Continuous Mortality Investigation: Another Year, Another Model Parameter
A riddle for you.
It’s 2020. I wake up, pour myself a bowl of cornflakes (milk first, cereal second — obviously) and check the news. Then I go out into the garden and lock myself in the shed with a note on the door saying to come and get me when it’s all over. Who am I?
If you answered “literally anyone” then you would probably be correct. However, if you answered “an actuary in charge of modelling and projecting into the future improvements in mortality” then you get extra brownie points. Because this year, longevity specialists have had the rather unenviable task of trying to work out how to quantify the long-term effects of a pandemic on human life expectancy.
After quite a lot of thinking, these specialists working for the Continuous Mortality Investigation (CMI) have published a working paper setting out their intentions for the 2020 version of their annual model for projecting how life expectancies will change over the coming decades.
A quick overview of the basics
For those that may not be familiar:
- In general, life expectancies (simply put, the highest birthday the average person will reach before they die) have been increasing over the years due to a number of factors including better medical care and a decline in smoking.
- Over recent years, data show that the size of these yearly improvements has been decreasing, leading to questions concerning how long these improvements can last.
- In response to these emerging questions, the 2016 and 2019 versions of the CMI’s model, new parameters were added to allow users to customise the model output according to what they think might happen in the future.
The new model
Earlier this month, the CMI set out a new feature for their new model due to be published in early 2021. The model will allow users to place more or less weight on the data collected in individual years for the calculation of future mortality projections. In particular, the question of how much weight to place on data collected in 2020 was raised, and the default “core” model will place a 0% weighting on 2020 data — ignoring any possible long-term effects of the pandemic, in effect.
Observing this, we might raise two major questions. The first is perhaps the most obvious one, and that is: how will future mortality be affected by Covid-19? The second arises after taking a step back and realising that there is a growing number of extra knobs and dials that can have a material impact on the results of this model. Is the fact of having more model parameters, more control and customisability, unquestionably a good thing?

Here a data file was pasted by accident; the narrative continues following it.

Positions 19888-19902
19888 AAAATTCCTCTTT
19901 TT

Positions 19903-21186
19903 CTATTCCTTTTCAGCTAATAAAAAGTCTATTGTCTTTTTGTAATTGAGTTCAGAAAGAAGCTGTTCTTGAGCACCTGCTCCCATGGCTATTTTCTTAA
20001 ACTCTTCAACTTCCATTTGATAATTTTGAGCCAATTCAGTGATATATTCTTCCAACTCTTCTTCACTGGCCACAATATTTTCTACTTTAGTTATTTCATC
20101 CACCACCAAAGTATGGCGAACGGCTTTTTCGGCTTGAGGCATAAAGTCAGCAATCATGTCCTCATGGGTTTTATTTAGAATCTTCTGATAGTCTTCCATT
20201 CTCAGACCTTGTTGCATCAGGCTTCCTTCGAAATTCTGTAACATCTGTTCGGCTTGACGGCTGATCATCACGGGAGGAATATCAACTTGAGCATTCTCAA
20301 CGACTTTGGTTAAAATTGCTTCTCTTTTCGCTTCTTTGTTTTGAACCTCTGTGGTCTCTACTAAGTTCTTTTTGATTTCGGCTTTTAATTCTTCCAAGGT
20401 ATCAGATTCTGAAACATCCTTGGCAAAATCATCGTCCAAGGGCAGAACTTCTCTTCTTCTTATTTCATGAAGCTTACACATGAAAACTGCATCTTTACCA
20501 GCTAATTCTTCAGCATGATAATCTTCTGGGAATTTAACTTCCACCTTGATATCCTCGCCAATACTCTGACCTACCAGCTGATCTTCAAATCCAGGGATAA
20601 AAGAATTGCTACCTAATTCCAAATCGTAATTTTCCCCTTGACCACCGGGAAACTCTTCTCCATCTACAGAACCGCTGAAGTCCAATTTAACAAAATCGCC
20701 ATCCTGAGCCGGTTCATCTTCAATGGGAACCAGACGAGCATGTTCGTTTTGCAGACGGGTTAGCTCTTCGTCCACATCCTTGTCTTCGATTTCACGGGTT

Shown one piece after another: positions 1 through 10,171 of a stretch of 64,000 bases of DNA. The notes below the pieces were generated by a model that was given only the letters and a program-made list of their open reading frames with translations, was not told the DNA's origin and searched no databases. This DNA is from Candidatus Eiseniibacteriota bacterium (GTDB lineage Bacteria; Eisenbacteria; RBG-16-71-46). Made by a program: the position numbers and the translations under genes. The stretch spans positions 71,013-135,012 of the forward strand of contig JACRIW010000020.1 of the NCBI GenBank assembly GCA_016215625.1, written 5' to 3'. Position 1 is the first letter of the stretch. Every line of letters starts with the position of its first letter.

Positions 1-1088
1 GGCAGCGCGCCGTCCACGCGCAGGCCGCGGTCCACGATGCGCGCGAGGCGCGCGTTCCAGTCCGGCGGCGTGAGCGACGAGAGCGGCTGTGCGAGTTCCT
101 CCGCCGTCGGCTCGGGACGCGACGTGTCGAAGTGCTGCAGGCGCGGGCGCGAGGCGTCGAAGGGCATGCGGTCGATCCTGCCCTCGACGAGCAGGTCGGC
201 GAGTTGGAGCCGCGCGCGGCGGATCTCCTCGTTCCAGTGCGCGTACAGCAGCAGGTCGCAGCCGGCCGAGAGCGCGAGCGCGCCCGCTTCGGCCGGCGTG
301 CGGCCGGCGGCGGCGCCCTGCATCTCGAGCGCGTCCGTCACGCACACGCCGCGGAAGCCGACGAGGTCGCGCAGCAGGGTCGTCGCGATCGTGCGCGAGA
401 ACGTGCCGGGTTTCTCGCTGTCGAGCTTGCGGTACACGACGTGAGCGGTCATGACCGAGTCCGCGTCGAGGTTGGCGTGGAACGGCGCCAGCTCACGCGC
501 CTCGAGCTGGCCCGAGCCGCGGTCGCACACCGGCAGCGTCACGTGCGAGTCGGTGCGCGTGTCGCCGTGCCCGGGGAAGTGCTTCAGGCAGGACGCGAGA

How will future mortality be impacted by Covid-19?
This is a complex question to which there isn’t really an answer yet.
Clearly, there have been more deaths than normal in 2020, so we might expect this to dampen any future improvements in life expectancies. On the other hand, it could also be argued that future mortality improvements might be amplified since the pandemic has differentially killed a larger number of older and possibly more frail members of the population, leaving a higher proportion of younger and healthier people behind.
But let’s not be short-sighted. It’s possible that the longer-term effects such as further emergences of the virus, strained healthcare services, and a weakened global economy could contribute the largest impact on what to expect from future mortality rates.
More parameters = a good thing?
The optimist says that more parameters means greater flexibility and an enhanced ability to tailor the CMI model to specific purposes. The pessimist says that more parameters means more opportunities… to get it wrong.
Trust in the relevant experts certainly becomes more important as the problem of setting assumptions for the future mortality of a certain group of interest grows in complexity. No one profession is equipped to come up with a good answer. There are innumerable factors that feed into a phenomenon as complex as how long people live and each one may seem like an impossible task in its own right. Public health experts will be needed to analyse healthcare trends. Statisticians will be needed to uncover and decode patterns in mortality data. Economists will be needed to predict the future of the economy and how this will feed into our daily lives. Actuaries will be needed to liaise with the different experts and deliver actionable advice to their clients. interdisciplinary communication will be important.
It all comes back to working together
And so, it seems like we are back at the conclusion which we have arrived at before — we need to effect large-scale collaboration between different professions and different viewpoints to find the best answers. In the same way the this virus has greatly accelerated our society’s capacity to develop, test, and roll out vaccines, perhaps we will also see our experts’ ability to work together improve, driven by necessity rather than an abstract idealism
Plenty of food for thought going into 2021. No-one has been able to completely avoid the difficulties posed by an emergent disease, but opportunities abound and progress has been made. The future looks hopeful, but we’re not out of the garden shed yet.